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Re: Preparing for a bear market

Post by Toons » Sat Aug 11, 2018 11:49 am

No One knows what the future of the financial markets holds.
Find your sleep well asset allocation point and ,,,,
Sleep Well.

:mrgreen:
"One does not accumulate but eliminate. It is not daily increase but daily decrease. The height of cultivation always runs to simplicity" –Bruce Lee

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munemaker
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Re: Preparing for a bear market

Post by munemaker » Sat Aug 11, 2018 11:54 am

If you do a checkup with Vanguard every year and follow their advice, I am sure you will be fine.

However, I doubt they would be advising you to shift your assets around based on what you think could happen in the market.

Also, your portfolio was at 70% equities which seems to be out of line with your risk tolerance.

delamer
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Re: Preparing for a bear market

Post by delamer » Sat Aug 11, 2018 12:04 pm

Rather than increase your bond holdings (especially if corporate debt is your concern), maybe a cushion of 3 to 4 years of expenses in cash instead?


MotoTrojan
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Re: Preparing for a bear market

Post by MotoTrojan » Sat Aug 11, 2018 12:21 pm

livesoft wrote:
Sat Aug 11, 2018 7:10 am
With annual expenses at 3% of investments, you are already overly prepared for a bear market for your ages. There is nothing else you need to do. There is really nothing else that you can do.
+1. I’d stay around 60/40.

Where did you see 3% pretax being a 95% success rate? Most consider even 3.33% to be perpetually safe. I guess longterm medical cost risk?

beardsworth
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Re: Preparing for a bear market

Post by beardsworth » Sat Aug 11, 2018 12:31 pm

2015 wrote: . . . Go back and read the 08/09 threads here to see how the mentally unprepared fared.
The following thread occurred some time after the crisis of 2008-2009, during another period of market turbulence, but is one of the best things I've seen on the subject of "evaluating your jitters," and typical of the intelligence this forum has come to expect from just about every discussion initiated by the poster nisiprius.

viewtopic.php?t=79939

2015 wrote:The most cleverly designed portfolio is no match for the person staring back at you in the mirror.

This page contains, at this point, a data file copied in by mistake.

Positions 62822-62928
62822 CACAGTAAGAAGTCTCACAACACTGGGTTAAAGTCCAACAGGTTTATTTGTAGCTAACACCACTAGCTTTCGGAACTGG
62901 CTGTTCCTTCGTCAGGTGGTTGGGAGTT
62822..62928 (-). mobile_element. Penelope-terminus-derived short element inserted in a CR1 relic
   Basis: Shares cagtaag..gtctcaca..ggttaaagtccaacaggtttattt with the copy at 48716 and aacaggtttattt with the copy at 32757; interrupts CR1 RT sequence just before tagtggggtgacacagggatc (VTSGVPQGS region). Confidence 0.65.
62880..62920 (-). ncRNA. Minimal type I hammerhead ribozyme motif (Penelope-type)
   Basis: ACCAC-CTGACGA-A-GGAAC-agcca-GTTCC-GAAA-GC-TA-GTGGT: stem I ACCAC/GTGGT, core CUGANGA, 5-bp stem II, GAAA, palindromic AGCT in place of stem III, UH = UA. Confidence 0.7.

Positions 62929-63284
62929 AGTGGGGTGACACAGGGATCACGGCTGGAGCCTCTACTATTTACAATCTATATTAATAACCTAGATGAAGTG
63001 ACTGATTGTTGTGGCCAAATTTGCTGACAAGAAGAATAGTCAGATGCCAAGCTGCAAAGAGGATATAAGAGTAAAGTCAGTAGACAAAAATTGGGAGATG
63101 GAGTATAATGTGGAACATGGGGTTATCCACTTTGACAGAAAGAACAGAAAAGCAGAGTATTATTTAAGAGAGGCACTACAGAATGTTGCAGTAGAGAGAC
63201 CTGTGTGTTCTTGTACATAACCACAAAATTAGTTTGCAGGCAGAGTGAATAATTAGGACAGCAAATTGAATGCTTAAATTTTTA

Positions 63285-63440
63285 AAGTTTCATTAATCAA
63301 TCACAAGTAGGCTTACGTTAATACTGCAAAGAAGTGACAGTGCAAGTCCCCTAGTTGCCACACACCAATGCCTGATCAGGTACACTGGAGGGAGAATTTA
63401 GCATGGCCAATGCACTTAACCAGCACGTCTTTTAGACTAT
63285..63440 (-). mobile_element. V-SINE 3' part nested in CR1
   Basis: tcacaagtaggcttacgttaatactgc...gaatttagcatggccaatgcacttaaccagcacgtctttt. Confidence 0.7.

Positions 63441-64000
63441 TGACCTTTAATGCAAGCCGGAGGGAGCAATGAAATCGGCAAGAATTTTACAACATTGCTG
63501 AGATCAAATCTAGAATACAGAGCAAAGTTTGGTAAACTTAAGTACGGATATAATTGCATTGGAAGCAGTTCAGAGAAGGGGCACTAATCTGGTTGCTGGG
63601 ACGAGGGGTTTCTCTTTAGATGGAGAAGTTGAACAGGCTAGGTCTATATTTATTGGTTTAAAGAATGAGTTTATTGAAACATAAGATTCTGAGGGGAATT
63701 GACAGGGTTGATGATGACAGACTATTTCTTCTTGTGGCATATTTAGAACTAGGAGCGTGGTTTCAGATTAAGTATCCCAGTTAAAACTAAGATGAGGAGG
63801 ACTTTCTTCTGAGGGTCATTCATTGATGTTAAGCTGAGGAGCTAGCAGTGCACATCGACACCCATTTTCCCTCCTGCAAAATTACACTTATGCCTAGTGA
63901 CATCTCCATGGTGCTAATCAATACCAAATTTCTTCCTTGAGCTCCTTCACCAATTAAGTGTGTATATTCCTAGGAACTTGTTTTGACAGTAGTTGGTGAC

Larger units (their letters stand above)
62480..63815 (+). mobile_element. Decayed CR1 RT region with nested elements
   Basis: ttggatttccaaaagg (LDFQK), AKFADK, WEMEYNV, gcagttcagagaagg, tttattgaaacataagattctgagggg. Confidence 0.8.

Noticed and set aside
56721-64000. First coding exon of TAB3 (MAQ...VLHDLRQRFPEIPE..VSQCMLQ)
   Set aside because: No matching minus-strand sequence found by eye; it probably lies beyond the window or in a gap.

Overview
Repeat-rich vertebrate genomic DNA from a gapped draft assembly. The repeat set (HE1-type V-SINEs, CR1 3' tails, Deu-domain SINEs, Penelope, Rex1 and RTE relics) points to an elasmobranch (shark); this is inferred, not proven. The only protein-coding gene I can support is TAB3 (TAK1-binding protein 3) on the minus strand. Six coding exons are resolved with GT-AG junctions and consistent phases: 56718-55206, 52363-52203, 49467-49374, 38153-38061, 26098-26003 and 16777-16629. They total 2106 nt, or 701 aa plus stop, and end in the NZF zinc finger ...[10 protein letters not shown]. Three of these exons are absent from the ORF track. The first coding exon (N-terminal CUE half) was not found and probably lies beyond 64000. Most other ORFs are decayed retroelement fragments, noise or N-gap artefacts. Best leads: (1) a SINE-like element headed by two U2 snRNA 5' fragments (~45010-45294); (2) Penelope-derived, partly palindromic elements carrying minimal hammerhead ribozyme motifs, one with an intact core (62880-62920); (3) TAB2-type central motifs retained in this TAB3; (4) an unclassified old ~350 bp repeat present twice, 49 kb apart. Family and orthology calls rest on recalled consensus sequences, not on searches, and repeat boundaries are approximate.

That statement could be interpreted in more than one way :) , but one of the ways is this: Regardless of what advice anyone else may give, the OP has the unique advantage of being the world's #1 expert on the finances, goals, risk tolerance, and sleeping requirements of Dalelatham.

gmaynardkrebs
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Re: Preparing for a bear market

Post by gmaynardkrebs » Sat Aug 11, 2018 12:42 pm

Dalelatham wrote:
Sat Aug 11, 2018 2:43 am
... today’s New York Times (The Big, Dangerous Bubble in Corporate Debt) have me worried that this may not be the time to reallocate to bonds as the best way of reducing our risk if there is a downturn. Any advice?
However dangerous the alleged bubble in corporate debt, the danger to equity holders is greater. Bondholders are paid first. The most effective way to reduce risk is to lower your equity exposure.

rgs92
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Re: Preparing for a bear market

Post by rgs92 » Sat Aug 11, 2018 12:55 pm

Even a substantial bubble in corporate debt does not matter much at all because this is in the bond market, the investment-grade bond market.
All but high-yield bonds are not a particularly volatile asset class per se, so this will be a minor fluctuation at the most to your total portfolio.
So if this is what is causing you to worry, it should not.

2015
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Re: Preparing for a bear market

Post by 2015 » Sat Aug 11, 2018 7:14 pm

beardsworth wrote:
Sat Aug 11, 2018 12:31 pm
2015 wrote:

2015 wrote:The most cleverly designed portfolio is no match for the person staring back at you in the mirror.
That statement could be interpreted in more than one way :) , but one of the ways is this: Regardless of what advice anyone else may give, the OP has the unique advantage of being the world's #1 expert on the finances, goals, risk tolerance, and sleeping requirements of Dalelatham.
Very well put.

Investing, similar to what has been described in game theory, is replete with smart, highly competent individuals all operating in a system where any analytical "edge" is soon duplicated and depleted (for the majority of investors, including everyone here). Nevertheless, in investing, the playing field for a behavioral edge is wide open. To paraphrase Wayne Gretsky, the investing "puck" is submersed in lots of action due to the human propensity to always "do something". Therefore, skating to where the investing puck is not; that is, engaging in the least activity possible to accomplish investing goals, is where the true edge lies. To do this, one must know one's own mind, be keenly aware of where one's circle of investing competence ends, and develop a high degree of intrapersonal intelligence. No spreadsheet, chart, or graph will ever give you that.